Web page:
Today I am writing about bringing back blogs, especially blogs owned and operated by the blogger and not by a third-party organization like (say) Google or WordPress' hosting service. Although blogs haven’t gone anywhere, per se, they have diminished in importance, at least when compared to social networking and social media giants like Facebook, Twitter, Instagram, etc. This is a shame, considering the nature of ownership is unstable in the realm of social networking/social media. In fact, one of the problems with social media is the issue of ownership. This is readily apparent by the business models espoused by social media platforms like Facebook. Rigi and Prey (2015) argued that “four primary sources” generate revenue streams for social media giants such as “leasing advertisement space […] selling information to advertisers, and by generating profits from fictitious capital and speculative windfalls” (p. 392). In a realm where your information is a commodity to be bought and sold, there are some significant problems. In other words, you don’t own the data you produce, and, therefore, have no claim over what you have produced, meaning it can be bought, sold, and/or traded without your consent. (Technically speaking, you have consented by agreeing to the “Terms and Conditions” for the platform in question.) Furthermore, ownership is inherently problematic in the realm of the newer social media giants like Twitter, Facebook, and (say) Instagram, as the ownership of content is awarded not to the original creator, but, rather to the platform in question (Zhou, Leenders, and Cong, 2018), creating a rather interesting problem for creators like myself.
Blogging has been an important staple of the Web since the Internet went public in the 1990s. Rettberg (2014) explored the history blogging in her monograph, Blogging, where she found that blogging had (indeed) a rich history, one often ignored or forgotten by Web denizens today. Rettberg (2014) found that blogging had begun around 1994, when early Web pioneers began writing daily diaries and posting them on the Web. Since the advent of Web 2.0, that is, the current paradigm of the Web we see and experience today, blogging became easier and more ubiquitous. The first blogging platforms to democratize the form were Pitas, Blogger, and (a bit later) WordPress (Rettberg, 2014, pp. 9-10). Blogging has since become part of a larger social media ecosystem, where blogs are linked to social media platforms like Twitter, Pinterest, and Facebook. Social media platforms also link to blogs, making this a reciprocal relationship, where the two feed into one another.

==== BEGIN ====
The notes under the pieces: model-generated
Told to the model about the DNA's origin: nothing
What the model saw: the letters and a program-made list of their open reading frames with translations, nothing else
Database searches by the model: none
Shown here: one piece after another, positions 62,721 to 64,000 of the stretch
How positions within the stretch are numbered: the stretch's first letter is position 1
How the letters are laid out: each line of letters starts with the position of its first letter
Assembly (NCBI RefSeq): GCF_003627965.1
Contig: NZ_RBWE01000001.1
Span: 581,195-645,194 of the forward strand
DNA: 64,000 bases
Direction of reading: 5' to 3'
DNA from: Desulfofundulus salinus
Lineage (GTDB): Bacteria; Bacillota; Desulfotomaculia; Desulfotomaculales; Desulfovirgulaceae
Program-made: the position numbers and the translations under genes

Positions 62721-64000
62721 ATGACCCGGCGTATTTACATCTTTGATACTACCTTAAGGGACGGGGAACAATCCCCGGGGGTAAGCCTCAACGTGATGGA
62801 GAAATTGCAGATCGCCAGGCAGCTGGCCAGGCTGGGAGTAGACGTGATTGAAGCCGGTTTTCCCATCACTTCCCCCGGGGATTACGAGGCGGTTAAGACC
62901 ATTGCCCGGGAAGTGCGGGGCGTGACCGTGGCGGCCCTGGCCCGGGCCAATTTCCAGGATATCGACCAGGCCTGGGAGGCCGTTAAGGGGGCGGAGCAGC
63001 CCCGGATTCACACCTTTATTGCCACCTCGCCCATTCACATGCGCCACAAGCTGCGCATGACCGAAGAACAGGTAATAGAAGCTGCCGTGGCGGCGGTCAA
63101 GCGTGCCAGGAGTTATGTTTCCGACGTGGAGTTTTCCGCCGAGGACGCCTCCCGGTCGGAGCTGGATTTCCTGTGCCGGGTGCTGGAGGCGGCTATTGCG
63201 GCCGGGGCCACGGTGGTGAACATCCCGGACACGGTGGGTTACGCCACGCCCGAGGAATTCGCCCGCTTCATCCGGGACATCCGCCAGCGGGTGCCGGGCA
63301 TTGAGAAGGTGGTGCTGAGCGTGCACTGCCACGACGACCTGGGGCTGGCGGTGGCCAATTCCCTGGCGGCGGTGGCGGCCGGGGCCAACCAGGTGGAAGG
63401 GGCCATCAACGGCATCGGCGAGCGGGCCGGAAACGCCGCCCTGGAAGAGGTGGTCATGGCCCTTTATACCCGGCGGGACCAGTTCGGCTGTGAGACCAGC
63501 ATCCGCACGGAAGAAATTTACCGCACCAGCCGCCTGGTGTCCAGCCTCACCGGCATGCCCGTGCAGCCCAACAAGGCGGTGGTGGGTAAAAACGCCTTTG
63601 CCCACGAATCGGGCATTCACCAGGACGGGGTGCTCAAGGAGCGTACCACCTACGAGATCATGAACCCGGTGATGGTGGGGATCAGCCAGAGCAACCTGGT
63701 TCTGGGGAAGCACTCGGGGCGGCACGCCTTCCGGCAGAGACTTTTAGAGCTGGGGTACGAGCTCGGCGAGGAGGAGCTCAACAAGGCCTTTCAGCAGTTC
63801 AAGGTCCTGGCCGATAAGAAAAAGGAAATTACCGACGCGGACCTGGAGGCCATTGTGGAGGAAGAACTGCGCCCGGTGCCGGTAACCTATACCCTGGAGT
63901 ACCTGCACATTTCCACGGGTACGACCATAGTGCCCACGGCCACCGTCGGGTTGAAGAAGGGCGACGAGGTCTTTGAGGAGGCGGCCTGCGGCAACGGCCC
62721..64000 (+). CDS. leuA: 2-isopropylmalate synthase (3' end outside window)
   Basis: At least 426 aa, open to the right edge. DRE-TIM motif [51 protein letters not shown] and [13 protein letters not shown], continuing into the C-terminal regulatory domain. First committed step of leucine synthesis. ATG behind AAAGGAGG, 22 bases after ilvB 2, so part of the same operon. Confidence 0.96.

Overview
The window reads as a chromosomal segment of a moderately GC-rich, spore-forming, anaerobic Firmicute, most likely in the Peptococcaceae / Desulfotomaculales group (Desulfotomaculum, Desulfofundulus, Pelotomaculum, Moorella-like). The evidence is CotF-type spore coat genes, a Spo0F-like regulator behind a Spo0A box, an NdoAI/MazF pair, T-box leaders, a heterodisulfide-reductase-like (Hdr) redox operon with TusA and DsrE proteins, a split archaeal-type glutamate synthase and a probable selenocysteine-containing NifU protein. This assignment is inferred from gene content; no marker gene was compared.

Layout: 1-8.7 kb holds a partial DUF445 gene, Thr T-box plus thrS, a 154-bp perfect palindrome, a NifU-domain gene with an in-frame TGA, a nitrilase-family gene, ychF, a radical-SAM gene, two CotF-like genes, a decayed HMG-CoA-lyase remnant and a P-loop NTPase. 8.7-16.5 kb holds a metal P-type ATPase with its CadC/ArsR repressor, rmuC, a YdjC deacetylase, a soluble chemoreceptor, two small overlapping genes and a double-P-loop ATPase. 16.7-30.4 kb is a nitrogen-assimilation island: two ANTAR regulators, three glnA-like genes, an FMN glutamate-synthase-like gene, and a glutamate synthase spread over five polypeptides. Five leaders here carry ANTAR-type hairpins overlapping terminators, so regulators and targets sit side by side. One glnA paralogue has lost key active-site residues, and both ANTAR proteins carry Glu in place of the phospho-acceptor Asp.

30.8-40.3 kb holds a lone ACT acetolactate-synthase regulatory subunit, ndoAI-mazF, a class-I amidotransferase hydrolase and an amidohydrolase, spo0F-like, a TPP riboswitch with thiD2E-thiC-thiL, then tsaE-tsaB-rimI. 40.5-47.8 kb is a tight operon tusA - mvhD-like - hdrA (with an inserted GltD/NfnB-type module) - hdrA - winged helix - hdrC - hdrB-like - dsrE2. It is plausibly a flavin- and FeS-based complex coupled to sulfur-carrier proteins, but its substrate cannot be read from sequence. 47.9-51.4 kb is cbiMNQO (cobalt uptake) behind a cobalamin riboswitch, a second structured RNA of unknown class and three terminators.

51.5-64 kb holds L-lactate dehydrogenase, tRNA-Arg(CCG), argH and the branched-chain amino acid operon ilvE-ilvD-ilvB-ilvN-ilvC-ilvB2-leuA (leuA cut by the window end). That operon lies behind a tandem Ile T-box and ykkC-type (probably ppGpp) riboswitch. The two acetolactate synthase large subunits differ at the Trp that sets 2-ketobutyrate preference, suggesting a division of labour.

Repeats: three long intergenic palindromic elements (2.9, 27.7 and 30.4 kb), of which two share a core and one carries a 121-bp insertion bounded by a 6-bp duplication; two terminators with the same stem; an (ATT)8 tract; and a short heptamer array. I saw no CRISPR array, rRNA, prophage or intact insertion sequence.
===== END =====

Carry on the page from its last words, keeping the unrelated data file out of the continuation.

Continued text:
Why blogs? you might ask. Blogs are an incredible tool that can reach large audiences. Moreover, they allow for a chain of ownership to exist that cannot be seen in social media platforms like Twitter, Facebook, Instagram, etc. Blogs, if done well, take time, energy, and require a bit of forethought. Yes, one could (technically speaking) hit publish in seconds. However, that doesn’t mean the blog will be taken seriously. Instead, bloggers, especially serious bloggers, take their time, edit and revise their work, and check their sources.
Rigi, J., & Prey, R. (2015). Value, Rent, and the Political Economy of Social Media. Information Society, 31(5), 392–406. https://doi-org.ezproxy.snhu.edu/10.1080/01972243.2015.1069769
Rettberg, Jill Walker. (2014). Blogging. Polity Press.
Zhou, M., Leenders, M. A. A. M., & Cong, L. M. (2018). Ownership in the virtual world and the implications for long-term user innovation success. Technovation, 78, 56–65. https://doi-org.ezproxy.snhu.edu/10.1016/j.technovation.2018.06.002
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